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review 2016-05-19 09:05
From Hooked to Meh to Nope
Timebound - Rysa Walker

First things first:



I listened to the audiobook and I do like Kate Rudd's voice even if I don't think she can really do good accents or male voices. I mostly adapted to her style and it worked for the story. I don't know if I'd seek for more books she's narrated—probably not—but I wouldn't skip on a book because she's voiced it either.


Then the story:


I actually had to pause and restart this audiobook because I felt like I was missing something important at the beginning. It turns out this really wasn't the case as Walker uses ample time to set up the world and story simply because time travel as a concept is just that confusing. Others have called this a pacing issue and info dumping, but I can't say I noticed as I was listening to the audiobook.


I did, however, notice how the author introduced new characters who became super important to the protagonist in a blink of an eye, even if I didn't label and file it under "characters too stupid to live" until later.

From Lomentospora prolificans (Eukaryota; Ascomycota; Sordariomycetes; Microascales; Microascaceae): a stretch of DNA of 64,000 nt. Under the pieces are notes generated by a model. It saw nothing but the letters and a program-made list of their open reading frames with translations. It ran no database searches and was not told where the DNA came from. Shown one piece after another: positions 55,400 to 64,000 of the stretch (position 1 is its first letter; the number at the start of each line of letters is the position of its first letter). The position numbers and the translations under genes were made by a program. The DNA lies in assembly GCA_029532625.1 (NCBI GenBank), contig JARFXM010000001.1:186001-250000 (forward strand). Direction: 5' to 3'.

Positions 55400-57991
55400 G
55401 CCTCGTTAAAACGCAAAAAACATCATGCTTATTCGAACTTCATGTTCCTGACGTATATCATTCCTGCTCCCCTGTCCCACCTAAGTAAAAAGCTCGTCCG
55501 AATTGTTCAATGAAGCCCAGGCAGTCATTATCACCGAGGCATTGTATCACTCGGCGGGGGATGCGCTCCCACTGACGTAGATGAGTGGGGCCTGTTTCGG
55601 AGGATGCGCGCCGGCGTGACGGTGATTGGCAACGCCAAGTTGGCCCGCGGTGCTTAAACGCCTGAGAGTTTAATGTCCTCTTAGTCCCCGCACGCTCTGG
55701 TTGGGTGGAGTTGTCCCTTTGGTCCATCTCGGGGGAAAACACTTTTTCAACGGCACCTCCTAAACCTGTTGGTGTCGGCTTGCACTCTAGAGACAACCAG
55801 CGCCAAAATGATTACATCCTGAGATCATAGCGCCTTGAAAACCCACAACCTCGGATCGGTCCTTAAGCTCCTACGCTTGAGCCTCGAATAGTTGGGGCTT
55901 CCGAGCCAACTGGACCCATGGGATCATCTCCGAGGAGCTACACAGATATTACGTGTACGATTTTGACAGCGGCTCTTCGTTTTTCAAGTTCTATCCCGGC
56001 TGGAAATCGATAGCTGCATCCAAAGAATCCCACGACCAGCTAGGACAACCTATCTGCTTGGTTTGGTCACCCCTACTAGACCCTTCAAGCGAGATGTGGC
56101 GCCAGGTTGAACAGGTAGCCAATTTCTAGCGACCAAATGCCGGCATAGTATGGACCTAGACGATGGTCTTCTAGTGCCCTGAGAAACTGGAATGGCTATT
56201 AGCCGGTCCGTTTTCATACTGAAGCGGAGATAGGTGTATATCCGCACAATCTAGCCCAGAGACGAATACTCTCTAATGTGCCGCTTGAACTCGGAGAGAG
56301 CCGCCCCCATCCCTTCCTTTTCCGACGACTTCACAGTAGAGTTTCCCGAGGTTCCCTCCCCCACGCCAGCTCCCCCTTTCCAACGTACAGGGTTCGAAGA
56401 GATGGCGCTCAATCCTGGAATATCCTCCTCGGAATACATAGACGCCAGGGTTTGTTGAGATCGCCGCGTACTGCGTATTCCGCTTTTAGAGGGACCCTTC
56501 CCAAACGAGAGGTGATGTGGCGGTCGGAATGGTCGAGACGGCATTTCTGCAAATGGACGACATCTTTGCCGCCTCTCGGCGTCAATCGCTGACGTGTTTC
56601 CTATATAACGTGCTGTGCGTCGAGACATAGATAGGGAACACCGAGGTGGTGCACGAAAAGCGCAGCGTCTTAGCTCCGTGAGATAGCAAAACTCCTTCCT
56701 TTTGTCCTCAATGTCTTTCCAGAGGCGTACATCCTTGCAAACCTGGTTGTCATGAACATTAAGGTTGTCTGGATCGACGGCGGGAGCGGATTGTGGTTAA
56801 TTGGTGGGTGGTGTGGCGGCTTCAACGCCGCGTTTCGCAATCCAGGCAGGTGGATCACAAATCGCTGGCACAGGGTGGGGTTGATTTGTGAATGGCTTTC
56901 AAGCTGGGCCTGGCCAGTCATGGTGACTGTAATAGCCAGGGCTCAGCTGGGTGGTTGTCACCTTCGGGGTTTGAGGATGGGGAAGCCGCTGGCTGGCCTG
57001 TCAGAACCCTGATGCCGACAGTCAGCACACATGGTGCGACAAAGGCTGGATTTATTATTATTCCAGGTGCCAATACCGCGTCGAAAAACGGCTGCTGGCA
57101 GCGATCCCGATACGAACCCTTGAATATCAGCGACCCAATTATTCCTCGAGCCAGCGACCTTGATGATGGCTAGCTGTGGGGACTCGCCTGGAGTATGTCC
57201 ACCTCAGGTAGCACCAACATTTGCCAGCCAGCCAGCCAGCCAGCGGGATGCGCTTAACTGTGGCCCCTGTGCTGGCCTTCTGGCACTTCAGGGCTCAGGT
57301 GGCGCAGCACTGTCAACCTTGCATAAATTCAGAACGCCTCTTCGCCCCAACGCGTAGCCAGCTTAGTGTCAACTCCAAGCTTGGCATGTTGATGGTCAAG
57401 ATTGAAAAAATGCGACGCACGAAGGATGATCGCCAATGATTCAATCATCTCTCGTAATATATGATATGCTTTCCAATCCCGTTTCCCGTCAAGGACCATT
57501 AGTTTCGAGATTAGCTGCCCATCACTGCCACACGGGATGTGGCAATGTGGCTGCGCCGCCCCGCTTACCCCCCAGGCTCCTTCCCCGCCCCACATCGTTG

Other things that did bother me, were the main character and first person voice narrator calling a character "Pudgy" long after she'd learned his name. This fat-phobia resurfaced when Kate's—the time travelling protagonist—boyfriend took her home for dinner and she made a comment about how thin Trey is despite all the food his family's Guatemalan housekeeper keeps pushing at him and everyone at the table.


Speaking of secondary POC characters. I completely missed Charlayne's (African American, thankfully the author tweeted me and set me right *wipes forehead & flicks fingers*) description, but then again she only featured in a handful of scenes. She's supposed to be Kate's best friend and motivate her to keep time jumping, but it's not like she has her own personality on the page. You could even call her the token black character and you'd be right.


Other than a vague feeling of something not being quite right and the use of words "blood as pure as mine" when Kate's talking about her time travelling gene, I can't really pinpoint my problem with race in this book. An expert—which is to say a non white person—could tell you more.


There's a love triangle in this book and series.


If you need to know more, keep reading.